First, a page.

San Jose de Moro Ceramics Now Available on NOVICA!

Exciting news! Works of Julio Ibarrola, master artisan at our project in San Jose de Moro, are now available for sale on NOVICA, a new global platform in association with National Geographic for local artisans from around the globe to sell their artistic treasures!

Check them out and purchase one here.

Photo of the Week

The Inca archaeological site of Ollantaytambo in southern Peru. Located about 60 km outside the city of Cusco, it was the royal estate of the Emperor Pachacuti during the Inca Empire.

Photo of the Week

A local artisan washes a carved and dyed gourd, preparing it for painting. Local artisans at our project near Pampas Gramalote, Peru create beautiful gourds to sell to visitors of the nearby archaeological site. Dependent on the archaeological and cultural heritage site, this sustainable income results in its preservation by the local community.

A Summer of Sustainable Preservation: SPI’s Summer Newsletter

Our summer newsletter is out! Check it out here!

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SPI at the Inaugural Trujillo Children’s Book Fair

With much fanfare, colorful performers on stilts, and a plethora of children’s literature, the city of Trujillo, Peru, celebrated their inaugural Children’s Book Fair this past weekend, organized by the Regional Office of the Ministry of Culture with the support of several local and regional institutions.

Located on the northwestern coast of Peru, Trujillo stands near several archaeological sites, including the SPI Project site of Pampas Gramalote, which is famous for the mass ancient grave discovered there by archaeologist Gabriel Prieto and his team. The burial contains the skeletons of 42 children and nearly twice as many llamas, sacrificed in a fertility ritual about 800 years ago.

SPI has sponsored one of its unique “People Not Stones” projects at the endangered archaeological site, investing in locally-driven entrepreneurial opportunities whose success is dependent on the preservation of the site. One of these opportunities is the artisan workshop of local master craftsman Ivan Cruz, who creates gorgeous carved and painted gourds, or mates, available for sale to visitors of the archaeological site. In order to attract the tourists who will purchase the works of art of Cruz and his artisans-in-training, the site must be preserved, an endeavor undertaken by the local community.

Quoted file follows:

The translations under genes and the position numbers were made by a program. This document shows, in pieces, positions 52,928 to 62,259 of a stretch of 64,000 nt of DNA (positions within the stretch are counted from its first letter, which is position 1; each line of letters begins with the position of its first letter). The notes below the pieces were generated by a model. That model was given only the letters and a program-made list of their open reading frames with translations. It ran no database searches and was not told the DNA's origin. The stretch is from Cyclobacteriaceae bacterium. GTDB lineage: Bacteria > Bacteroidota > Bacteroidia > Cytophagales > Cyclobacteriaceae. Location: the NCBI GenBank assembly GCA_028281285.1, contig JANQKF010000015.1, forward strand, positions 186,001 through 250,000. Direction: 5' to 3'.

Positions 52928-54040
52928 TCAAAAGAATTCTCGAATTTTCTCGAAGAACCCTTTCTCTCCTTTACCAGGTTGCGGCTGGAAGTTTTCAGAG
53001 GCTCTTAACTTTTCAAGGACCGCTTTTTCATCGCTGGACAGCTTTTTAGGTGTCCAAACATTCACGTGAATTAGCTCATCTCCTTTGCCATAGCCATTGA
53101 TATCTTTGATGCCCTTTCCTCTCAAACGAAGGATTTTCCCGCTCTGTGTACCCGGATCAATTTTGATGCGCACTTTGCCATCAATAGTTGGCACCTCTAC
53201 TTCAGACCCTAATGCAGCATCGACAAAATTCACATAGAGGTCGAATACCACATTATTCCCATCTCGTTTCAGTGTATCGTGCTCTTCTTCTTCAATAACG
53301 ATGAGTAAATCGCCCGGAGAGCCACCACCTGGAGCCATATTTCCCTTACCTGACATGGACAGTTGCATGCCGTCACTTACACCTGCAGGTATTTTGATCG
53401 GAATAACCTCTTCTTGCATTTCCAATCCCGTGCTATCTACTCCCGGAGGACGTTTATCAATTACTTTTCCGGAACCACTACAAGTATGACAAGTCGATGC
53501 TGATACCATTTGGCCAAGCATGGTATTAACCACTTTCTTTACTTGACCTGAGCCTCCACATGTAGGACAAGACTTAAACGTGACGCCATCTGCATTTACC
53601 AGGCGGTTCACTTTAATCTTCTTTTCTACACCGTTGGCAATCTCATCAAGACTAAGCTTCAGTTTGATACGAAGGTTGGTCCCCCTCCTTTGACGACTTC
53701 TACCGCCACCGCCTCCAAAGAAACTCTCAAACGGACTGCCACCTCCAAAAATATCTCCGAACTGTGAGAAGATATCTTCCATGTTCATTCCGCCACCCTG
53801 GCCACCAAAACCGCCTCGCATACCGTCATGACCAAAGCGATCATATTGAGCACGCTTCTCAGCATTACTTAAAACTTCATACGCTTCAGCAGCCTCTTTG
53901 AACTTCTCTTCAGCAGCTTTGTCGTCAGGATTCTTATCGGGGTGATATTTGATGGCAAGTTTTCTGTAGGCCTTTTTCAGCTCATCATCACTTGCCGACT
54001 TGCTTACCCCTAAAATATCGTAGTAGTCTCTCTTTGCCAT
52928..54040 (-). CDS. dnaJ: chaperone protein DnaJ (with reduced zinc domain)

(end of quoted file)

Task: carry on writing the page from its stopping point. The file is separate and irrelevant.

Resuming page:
Hoping to generate greater interest in the local cultural heritage, SPI-supported Cruz offered gourd painting lessons to various groups of children from Trujillo at the three-day long event.

Also in attendance were Theresa Bravo, Director of the Instituto Nacional de Cultura (National Institute of Culture) in Trujillo, Henry Gayoso Paredes, Director of the Proyecto Especial Complejo Arqueológico Chan Chan (Special Archaeological Project of Chan Chan), and Yale archaeologist and Huanchaco native Gabriel Prieto, who leads SPI’s Pampas Gramalote project.

SPI was proud to support its master artisan and team members at the Inaugural Trujillo Children’s Book Fair and is already looking forward to attending next year!

(All photos taken by Angiolina Abugattas)

Check out our slideshow below!

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The Importance of “Local” and Economic Development: Notes from the 4th Annual ARCA Conference

In Amelia, a small, hilltop town that overlooks the dark hills of Umbria, Italy, experts convened from around the world for the fourth annual ARCA (the Association for Research into Crimes against Art) conference from June 22nd to the 24th. “The interdisciplinary event brings together those who have an interest in the responsible stewardship of our collective cultural heritage,” conference organizer Derek Fincham wrote. Interdisciplinary it was, with those attending coming from a wide-range of fields including law, criminology, journalism, art history, museology, archaeology, and historic preservation to discuss the preservation and protection of our global cultural heritage.